There's no doubt about it: the prohibition of smoking in French cafés and restaurants, as of next Wednesday, is likely to be a gigantic event in the history of French society and the Republic.
It's such a "big" idea (where I dare not imagine all that might be encompassed by my fuzzy adjective) that it might not go off smoothly. There'll surely be some unpleasant surprises. For me, the situation is potentially more frightening than the notorious "year 2000 bug", which turned out to be a fizzer. [If I remember correctly, the term "fizzer" is Australian jargon for a damp firecracker that doesn't explode correctly... but I ask to be corrected if I've made a mistake.) Smoking has always been such an integral part of everyday life in French cafés and restaurants that its global prohibition is a little like a crazy fascist law banning, say, the use of the first-person singular form of verbs, meaning that the celebrated Cogito ergo sum of Descartes would henceforth have to be rendered in everyday parlance as "People think, therefore they are".
Parenthesis. Amusing anecdote, inspired by my comparison, which has nothing to do with the prohibition of smoking. In 1969, a French author, Georges Perec [1936-1982], wrote a 300-page novel, La disparition, without ever using the letter "e". Close the parenthesis.
Let me get back to the forthcoming ban on smoking. I hope that French "authorities" (whoever they are) will make a point of collecting all sorts of statistics, during the coming weeks, about unusual happenings. I'm thinking of freak crimes, inexplicable accidents, domestic disasters of all kinds, etc. I reckon there might be a lot of this kind of stuff in France over the next month or so. Don't try to persuade us that it's a normal resurgence of matters that are smoldering constantly, or that the harsh winter conditions can provoke despair and violence. If a foreign archduke, visiting Nicolas Sarkozy in the president's winter residence, were to be assassinated by a crazed gunman during the next few weeks, it should be relatively easy to track him down. [I'm referring of course to the crazed gunman, not to our wandering Sarkozy or the assassinated archduke.] French detectives would simply have to start searching for a heavy-smoking underworld personage who had the habit of making nasty political allusions to archdukes on the "zinc" [metal-topped café counter] while consuming his matinal espresso and "grilling" [French slang for smoking] his habitual Gauloises.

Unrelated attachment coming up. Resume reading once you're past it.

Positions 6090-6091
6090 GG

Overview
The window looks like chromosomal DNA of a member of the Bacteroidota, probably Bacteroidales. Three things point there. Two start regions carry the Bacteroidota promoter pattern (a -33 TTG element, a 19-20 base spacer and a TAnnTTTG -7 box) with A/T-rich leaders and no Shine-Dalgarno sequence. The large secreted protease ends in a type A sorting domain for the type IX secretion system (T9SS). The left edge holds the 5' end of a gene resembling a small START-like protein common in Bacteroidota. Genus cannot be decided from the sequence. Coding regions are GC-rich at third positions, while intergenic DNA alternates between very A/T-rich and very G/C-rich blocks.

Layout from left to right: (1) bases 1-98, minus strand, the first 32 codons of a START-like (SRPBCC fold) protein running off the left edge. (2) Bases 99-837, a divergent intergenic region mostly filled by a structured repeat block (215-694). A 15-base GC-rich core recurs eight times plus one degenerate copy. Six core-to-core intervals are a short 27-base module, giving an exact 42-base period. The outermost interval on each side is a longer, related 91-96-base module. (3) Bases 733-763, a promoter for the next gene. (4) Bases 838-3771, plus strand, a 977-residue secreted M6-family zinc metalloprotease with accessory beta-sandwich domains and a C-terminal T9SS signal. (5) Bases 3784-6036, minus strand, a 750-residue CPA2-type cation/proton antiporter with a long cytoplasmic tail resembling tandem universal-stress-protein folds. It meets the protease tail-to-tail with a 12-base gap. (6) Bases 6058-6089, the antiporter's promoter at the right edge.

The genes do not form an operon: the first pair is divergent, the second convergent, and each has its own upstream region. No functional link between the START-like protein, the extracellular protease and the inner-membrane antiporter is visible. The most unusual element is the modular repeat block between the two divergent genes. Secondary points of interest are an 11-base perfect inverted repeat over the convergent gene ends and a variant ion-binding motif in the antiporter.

PS Sometimes, interesting elements of my blog are hidden in exchanges with friends who send in comments. This is the case concerning an interesting comment from Silvio [display] on the subject of Australian sporting prowess.